When you finally take that lunar vacation, you may find yourself traveling not by space shuttle, but by elevator. Space elevators may be our best bet for establishing colonies on the moon, potentially able to transport people and materials more far cheaply and efficiently than propulsion-based spacecraft. The actual construction of such an elevator doesn't appear on NASA's roadmap until 2200, but a Japanese group reports that we could be lifting cargo and people to the moon in just a few decades.Japan has made the development of space elevator technology a priority as part of the country's long-term space development plans. The Japan Space Elevator Association was created to promote and educate the public on the creation of a space elevator:

Up and down the 22,000 mile-long (36,000km) cables - or flat ribbons - will run the elevator carriages, themselves requiring huge breakthroughs in engineering to which the biggest Japanese companies and universities have turned their collective attention.

The JSEA believes that the entire space elevator could eventually be constructed for as little as one trillion yen (less than $10 billion). The elevator presents certain engineering challenges that have yet to be solved, but Japan is drawing on a wide range of industries to tackle them:

The biggest obstacle lies in the cables. To extend the elevator to a stationary satellite from the Earth's surface would require twice that length of cable to reach a counterweight, ensuring that the cable maintains its tension. The cable must be exceptionally light, staggeringly strong and able to withstand all projectiles thrown at it inside and outside the atmosphere. The answer, according to the groups working on designs, will lie in carbon nanotubes - microscopic particles that can be formed into fibres and whose mass production is now a focus of Japan's big textile companies... Equally, there is the issue of powering the carriages as they climb into space. "We are thinking of using the technology employed in our bullet trains," Professor [Yoshio] Aoki said. "Carbon nanotubes are good conductors of electricity, so we are thinking of having a second cable to provide power all along the route."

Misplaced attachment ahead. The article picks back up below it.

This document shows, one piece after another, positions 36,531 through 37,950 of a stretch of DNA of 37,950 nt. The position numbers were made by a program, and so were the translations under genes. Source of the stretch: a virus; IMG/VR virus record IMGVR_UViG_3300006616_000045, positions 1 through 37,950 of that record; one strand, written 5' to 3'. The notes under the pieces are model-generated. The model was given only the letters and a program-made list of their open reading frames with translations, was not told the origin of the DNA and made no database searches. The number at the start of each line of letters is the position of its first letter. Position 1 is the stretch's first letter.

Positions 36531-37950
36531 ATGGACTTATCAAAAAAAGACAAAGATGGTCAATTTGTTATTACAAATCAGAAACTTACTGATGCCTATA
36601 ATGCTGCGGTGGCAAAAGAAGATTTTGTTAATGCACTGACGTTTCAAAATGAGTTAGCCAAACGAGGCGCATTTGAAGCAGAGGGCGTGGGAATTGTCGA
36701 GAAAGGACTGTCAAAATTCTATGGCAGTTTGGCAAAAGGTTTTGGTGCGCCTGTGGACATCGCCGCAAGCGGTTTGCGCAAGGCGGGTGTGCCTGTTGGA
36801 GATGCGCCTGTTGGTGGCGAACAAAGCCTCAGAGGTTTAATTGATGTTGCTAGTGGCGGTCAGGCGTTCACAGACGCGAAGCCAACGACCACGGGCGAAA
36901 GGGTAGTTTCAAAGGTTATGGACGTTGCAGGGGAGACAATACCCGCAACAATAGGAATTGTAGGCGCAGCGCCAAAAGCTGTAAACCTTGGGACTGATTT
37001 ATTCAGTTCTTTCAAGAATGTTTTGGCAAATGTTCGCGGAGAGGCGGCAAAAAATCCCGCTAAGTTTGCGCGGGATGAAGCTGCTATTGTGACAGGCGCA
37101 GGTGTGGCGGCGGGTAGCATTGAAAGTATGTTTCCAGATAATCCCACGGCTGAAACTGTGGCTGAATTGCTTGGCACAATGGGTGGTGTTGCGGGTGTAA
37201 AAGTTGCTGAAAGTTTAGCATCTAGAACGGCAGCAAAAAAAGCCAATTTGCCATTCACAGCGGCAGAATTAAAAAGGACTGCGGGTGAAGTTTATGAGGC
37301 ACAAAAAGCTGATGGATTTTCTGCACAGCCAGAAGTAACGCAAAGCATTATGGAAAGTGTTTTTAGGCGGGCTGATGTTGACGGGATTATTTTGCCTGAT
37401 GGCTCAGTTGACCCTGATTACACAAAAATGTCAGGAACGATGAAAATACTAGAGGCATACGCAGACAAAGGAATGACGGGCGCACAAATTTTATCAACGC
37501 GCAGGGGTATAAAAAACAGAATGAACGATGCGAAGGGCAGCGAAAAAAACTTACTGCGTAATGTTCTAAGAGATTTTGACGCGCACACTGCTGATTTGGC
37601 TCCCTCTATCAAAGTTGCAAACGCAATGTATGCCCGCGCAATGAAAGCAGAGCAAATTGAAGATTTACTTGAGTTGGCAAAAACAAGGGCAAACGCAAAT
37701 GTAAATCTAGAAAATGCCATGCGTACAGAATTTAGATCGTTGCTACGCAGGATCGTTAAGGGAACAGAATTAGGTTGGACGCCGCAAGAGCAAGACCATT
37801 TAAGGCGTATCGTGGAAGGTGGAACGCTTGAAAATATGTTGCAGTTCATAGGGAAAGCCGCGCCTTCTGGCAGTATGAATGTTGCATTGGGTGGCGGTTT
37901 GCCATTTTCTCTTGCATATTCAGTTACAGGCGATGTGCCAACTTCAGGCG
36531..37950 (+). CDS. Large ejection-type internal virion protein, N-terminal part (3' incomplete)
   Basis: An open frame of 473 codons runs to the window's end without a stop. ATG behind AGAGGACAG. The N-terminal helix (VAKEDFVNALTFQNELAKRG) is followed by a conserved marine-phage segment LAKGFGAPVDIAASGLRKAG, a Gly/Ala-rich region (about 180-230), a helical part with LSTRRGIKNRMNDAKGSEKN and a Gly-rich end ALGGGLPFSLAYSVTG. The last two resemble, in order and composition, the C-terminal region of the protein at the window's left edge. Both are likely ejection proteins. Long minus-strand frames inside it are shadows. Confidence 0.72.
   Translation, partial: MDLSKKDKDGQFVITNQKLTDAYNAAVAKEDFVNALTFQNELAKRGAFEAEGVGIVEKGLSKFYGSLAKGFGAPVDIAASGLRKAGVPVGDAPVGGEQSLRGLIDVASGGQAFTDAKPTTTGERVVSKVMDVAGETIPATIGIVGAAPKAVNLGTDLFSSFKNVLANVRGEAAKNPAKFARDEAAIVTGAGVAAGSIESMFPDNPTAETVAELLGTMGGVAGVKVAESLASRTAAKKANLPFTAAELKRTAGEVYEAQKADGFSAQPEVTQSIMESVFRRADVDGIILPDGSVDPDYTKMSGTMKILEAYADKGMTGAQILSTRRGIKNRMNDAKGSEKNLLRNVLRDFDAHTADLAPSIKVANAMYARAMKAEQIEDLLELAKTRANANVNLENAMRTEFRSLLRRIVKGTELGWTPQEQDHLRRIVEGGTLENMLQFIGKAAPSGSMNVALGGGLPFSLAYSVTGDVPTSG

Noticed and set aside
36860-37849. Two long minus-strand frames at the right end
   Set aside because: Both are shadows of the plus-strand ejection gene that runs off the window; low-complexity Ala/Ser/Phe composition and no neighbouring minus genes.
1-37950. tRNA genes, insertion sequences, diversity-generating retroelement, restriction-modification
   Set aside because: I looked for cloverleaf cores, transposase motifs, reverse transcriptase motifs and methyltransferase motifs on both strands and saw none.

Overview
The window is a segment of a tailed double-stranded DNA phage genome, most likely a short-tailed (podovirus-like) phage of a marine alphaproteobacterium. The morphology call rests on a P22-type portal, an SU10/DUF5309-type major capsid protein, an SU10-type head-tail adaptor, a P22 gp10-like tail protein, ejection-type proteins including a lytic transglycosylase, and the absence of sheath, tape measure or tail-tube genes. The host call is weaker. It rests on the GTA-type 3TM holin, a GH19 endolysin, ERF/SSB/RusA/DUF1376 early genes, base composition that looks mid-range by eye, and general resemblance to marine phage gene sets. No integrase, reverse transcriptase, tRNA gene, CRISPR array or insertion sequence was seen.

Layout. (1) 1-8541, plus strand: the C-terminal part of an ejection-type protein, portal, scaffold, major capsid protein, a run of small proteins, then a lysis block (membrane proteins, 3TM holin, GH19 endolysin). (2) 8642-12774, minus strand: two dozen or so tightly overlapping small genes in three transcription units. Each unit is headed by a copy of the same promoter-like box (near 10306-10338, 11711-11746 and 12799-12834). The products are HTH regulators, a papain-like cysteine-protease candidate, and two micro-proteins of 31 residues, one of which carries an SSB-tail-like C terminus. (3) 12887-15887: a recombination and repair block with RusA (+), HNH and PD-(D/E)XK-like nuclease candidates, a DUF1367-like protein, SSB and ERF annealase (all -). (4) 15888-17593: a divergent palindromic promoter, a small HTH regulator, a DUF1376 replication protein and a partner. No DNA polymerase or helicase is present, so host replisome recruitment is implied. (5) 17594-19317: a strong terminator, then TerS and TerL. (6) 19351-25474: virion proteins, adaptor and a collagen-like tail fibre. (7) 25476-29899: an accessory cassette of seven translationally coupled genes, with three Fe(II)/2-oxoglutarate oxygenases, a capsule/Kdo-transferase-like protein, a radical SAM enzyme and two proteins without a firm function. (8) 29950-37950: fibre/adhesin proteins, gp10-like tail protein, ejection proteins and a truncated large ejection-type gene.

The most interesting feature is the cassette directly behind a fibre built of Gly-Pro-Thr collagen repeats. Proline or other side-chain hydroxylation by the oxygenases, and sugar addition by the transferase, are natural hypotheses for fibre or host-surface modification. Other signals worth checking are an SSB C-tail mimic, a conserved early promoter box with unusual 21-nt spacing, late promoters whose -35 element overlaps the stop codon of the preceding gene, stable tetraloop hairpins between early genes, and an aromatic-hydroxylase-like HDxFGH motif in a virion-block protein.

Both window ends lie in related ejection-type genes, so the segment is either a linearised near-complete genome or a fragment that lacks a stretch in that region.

At July's 2008 Space Elevator Conference, the Japanese team made a splash by presenting a working model of a space elevator constructed from Lego blocks. The JSEA will be hosting its own space elevator conference in November and is working to launch its own space elevator games in 2009. Japan hopes to turn sci-fi into reality with elevator to the stars [Times Online]